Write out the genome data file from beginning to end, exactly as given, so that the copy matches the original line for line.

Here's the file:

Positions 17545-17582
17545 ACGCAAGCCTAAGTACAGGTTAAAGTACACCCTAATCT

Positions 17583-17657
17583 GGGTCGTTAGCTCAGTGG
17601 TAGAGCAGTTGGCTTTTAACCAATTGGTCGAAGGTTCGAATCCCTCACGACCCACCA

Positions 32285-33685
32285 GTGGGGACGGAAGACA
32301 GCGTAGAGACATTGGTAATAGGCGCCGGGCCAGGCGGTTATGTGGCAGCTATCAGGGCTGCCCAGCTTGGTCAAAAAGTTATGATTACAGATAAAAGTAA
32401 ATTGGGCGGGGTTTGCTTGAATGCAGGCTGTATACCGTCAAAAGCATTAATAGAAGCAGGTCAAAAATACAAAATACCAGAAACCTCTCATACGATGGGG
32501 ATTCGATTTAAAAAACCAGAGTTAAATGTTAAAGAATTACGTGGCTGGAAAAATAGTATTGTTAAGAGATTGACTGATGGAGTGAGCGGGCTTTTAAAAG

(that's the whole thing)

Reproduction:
Positions 17545-17582
17545 ACGCAAGCCTAAGTACAGGTTAAAGTACACCCTAATCT

Positions 17583-17657
17583 GGGTCGTTAGCTCAGTGG
17601 TAGAGCAGTTGGCTTTTAACCAATTGGTCGAAGGTTCGAATCCCTCACGACCCACCA

Positions 32285-33685
32285 GTGGGGACGGAAGACA
32301 GCGTAGAGACATTGGTAATAGGCGCCGGGCCAGGCGGTTATGTGGCAGCTATCAGGGCTGCCCAGCTTGGTCAAAAAGTTATGATTACAGATAAAAGTAA
32401 ATTGGGCGGGGTTTGCTTGAATGCAGGCTGTATACCGTCAAAAGCATTAATAGAAGCAGGTCAAAAATACAAAATACCAGAAACCTCTCATACGATGGGG
32501 ATTCGATTTAAAAAACCAGAGTTAAATGTTAAAGAATTACGTGGCTGGAAAAATAGTATTGTTAAGAGATTGACTGATGGAGTGAGCGGGCTTTTAAAAG